Reason for a New Age

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Stock: A Primer

Posted by publius2point0 on 2010/01/28


According to the Wealth of Nations, “stock” is named so because traditionally it referred to the goods used to produce products. I.e. the stock of supplies. In his time, that may have been grain or wool, machinery to refine it, and the factory in which it is produced. These days it might be more along the lines of computers and internet bandwidth.

A wealthy man, Arnold, possessing property with a building upon it, and believing that his friend Bill has a good idea for a business might lend him the use of the building in which to start the business. In return, Bill pays him some regular, monthly fee which could be set to eventually cede the property to him, or be assumed to eventually return to the original owner. While Arnold maintains ownership of the property, he can always sell the lease to some third party. The person who buys it knows that he will receive monthly payments for some period of time after which he either gets the property free for whatever use he wishes or earns back more than he paid Arnold for it before the deed to the land passes to Bill’s hands.

You might be thinking to yourself that I’m just talking about rent, leases, and mortgages but the point is that this is how stocks began–though not limited to property like this.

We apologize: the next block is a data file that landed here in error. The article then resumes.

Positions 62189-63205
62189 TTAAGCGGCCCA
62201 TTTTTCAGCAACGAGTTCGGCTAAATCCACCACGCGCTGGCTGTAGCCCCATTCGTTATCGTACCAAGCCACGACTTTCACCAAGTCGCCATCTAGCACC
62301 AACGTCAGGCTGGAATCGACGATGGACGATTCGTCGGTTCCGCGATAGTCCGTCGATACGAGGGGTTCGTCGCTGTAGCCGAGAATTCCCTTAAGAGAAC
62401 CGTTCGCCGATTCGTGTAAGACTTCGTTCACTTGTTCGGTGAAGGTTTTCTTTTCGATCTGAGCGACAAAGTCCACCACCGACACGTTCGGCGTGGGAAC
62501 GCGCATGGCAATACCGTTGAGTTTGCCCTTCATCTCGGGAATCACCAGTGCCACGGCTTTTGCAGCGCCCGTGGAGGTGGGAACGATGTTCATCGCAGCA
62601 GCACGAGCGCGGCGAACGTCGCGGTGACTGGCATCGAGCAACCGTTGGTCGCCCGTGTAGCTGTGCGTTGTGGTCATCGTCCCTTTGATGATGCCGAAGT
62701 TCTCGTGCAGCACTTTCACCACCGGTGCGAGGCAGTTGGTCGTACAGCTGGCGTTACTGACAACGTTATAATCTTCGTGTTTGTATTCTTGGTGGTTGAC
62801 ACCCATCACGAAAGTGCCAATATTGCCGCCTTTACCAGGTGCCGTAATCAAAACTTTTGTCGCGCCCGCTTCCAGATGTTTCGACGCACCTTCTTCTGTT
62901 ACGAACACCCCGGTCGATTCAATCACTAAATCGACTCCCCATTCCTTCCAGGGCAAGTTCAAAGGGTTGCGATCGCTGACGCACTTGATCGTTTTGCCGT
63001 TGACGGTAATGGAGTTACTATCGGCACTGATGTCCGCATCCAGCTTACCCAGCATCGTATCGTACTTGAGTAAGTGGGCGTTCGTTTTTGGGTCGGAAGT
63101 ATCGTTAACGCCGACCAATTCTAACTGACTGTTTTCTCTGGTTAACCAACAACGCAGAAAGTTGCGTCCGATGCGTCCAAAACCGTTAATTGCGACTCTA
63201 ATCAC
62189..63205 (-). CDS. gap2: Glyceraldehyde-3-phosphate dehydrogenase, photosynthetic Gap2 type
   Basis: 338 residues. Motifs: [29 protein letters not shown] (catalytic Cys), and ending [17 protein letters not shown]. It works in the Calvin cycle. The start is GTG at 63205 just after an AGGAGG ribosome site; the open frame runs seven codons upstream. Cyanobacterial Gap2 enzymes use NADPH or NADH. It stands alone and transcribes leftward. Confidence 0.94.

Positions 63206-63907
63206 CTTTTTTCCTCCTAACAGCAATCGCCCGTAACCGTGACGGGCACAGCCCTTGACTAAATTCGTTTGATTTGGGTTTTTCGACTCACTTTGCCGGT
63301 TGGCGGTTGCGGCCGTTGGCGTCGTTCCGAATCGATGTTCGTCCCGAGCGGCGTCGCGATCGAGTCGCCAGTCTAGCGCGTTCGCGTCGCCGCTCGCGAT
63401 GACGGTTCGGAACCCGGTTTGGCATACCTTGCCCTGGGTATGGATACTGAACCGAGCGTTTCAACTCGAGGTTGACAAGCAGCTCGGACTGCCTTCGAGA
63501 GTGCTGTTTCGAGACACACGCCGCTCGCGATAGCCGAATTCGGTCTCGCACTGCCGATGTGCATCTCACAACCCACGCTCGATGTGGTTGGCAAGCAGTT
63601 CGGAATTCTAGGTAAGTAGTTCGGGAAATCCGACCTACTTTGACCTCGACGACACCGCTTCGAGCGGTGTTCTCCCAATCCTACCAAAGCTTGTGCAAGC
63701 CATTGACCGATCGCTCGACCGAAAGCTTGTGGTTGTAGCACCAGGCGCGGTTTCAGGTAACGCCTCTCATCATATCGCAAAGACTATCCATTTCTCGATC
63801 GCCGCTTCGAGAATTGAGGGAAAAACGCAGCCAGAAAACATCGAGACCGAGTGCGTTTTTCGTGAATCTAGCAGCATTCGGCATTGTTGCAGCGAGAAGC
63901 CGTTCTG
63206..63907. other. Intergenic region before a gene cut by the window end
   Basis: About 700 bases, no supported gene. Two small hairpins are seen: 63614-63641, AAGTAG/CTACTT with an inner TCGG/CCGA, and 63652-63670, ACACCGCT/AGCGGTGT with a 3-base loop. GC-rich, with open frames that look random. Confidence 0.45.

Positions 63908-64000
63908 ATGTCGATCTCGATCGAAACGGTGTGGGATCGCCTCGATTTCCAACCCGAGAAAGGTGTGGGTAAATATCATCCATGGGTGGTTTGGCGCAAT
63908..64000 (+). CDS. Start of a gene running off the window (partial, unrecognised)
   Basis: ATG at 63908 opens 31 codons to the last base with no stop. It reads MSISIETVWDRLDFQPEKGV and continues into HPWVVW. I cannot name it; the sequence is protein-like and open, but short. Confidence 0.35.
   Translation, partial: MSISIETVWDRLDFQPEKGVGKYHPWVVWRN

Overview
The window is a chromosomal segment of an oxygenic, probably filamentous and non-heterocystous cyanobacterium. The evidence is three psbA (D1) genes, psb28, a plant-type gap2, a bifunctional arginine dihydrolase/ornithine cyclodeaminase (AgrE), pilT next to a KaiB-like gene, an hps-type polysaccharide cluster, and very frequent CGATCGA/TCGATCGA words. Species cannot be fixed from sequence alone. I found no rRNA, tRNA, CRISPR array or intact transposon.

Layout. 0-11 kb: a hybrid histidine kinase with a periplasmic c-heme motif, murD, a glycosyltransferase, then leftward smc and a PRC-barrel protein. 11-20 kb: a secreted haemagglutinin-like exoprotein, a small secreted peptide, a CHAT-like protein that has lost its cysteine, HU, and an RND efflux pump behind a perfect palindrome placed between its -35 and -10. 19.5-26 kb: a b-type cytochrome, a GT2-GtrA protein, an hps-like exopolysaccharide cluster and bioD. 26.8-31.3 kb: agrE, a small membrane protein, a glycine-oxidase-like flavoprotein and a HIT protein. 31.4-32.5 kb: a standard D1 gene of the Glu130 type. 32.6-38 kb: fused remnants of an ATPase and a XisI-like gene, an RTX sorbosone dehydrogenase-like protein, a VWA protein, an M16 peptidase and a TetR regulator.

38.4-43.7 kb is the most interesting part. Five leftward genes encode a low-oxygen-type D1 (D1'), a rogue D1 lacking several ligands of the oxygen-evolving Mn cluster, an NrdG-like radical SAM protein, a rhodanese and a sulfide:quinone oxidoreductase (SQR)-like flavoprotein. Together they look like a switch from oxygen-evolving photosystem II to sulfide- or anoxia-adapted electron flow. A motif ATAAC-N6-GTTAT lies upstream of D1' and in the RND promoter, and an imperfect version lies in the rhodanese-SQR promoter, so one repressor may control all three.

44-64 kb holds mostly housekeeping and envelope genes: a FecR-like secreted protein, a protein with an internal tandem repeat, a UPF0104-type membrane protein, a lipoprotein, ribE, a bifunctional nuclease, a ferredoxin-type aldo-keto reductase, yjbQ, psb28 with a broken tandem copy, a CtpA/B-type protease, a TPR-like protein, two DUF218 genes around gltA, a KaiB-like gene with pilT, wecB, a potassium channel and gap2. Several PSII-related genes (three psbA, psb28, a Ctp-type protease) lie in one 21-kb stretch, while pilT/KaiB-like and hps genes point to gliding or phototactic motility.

The amount of excess property or other supplies that a wealthy person has to give away is generally going to be fairly limited. He might have extra he could give, but not enough to form the capital for an entirely new business. And of course if he has the sort of supplies that would be useful to a particular business, that’s probably because that’s what sort of business he is already in. He has no great desire to fund a rival.

Dealing in an excess of supplies is fraught with more issues than simply lending money straight. Arnold gives Bill $1000, and Bill uses that money to go out and purchase what he needs from several dozen different sources and start his business with it.

This is just a loan, though, and there are some problems with loans. Most predominately is that in the 19th century, when the Wealth of Nations was written, you may have been liable to have ended up in debtors’ prison. Even if you didn’t, getting in debt is certainly a rather bad thing. The other problem with loans is that they are liable to be based on actuaries, which might, for example, say that your average business lasts less than 5 years–in which case, you have to pay off all of your loan, plus interest, in that small period of time.

What Bill does to solve this, is he goes and finds a bunch of other people like himself, too poor to make a large enough loan to be worthwhile. They don’t have actuaries and they see themselves as having enough to gain as to be willing to possibly throw all their money away. He gets a small sum from each of them and tells them that what he will cede some percentage of the ownership of the business to them. This way there isn’t actually a loan, rather they earn a part of the profits commensurate with their level of ownership.